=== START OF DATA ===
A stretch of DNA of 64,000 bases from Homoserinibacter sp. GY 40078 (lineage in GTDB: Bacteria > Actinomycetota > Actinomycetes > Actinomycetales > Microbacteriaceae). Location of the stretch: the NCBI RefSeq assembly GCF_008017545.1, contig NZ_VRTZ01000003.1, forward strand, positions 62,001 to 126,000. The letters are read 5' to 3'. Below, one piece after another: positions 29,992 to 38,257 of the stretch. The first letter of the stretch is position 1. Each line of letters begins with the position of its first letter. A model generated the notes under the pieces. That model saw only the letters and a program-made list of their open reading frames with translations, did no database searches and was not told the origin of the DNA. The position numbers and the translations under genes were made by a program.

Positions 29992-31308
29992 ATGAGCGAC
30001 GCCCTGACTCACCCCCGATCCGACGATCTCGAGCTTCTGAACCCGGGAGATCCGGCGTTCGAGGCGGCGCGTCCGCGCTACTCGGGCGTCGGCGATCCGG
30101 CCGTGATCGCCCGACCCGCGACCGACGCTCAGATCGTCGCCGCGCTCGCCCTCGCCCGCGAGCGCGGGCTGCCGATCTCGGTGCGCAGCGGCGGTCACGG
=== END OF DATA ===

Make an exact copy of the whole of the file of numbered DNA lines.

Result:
A stretch of DNA of 64,000 bases from Homoserinibacter sp. GY 40078 (lineage in GTDB: Bacteria > Actinomycetota > Actinomycetes > Actinomycetales > Microbacteriaceae). Location of the stretch: the NCBI RefSeq assembly GCF_008017545.1, contig NZ_VRTZ01000003.1, forward strand, positions 62,001 to 126,000. The letters are read 5' to 3'. Below, one piece after another: positions 29,992 to 38,257 of the stretch. The first letter of the stretch is position 1. Each line of letters begins with the position of its first letter. A model generated the notes under the pieces. That model saw only the letters and a program-made list of their open reading frames with translations, did no database searches and was not told the origin of the DNA. The position numbers and the translations under genes were made by a program.

Positions 29992-31308
29992 ATGAGCGAC
30001 GCCCTGACTCACCCCCGATCCGACGATCTCGAGCTTCTGAACCCGGGAGATCCGGCGTTCGAGGCGGCGCGTCCGCGCTACTCGGGCGTCGGCGATCCGG
30101 CCGTGATCGCCCGACCCGCGACCGACGCTCAGATCGTCGCCGCGCTCGCCCTCGCCCGCGAGCGCGGGCTGCCGATCTCGGTGCGCAGCGGCGGTCACGG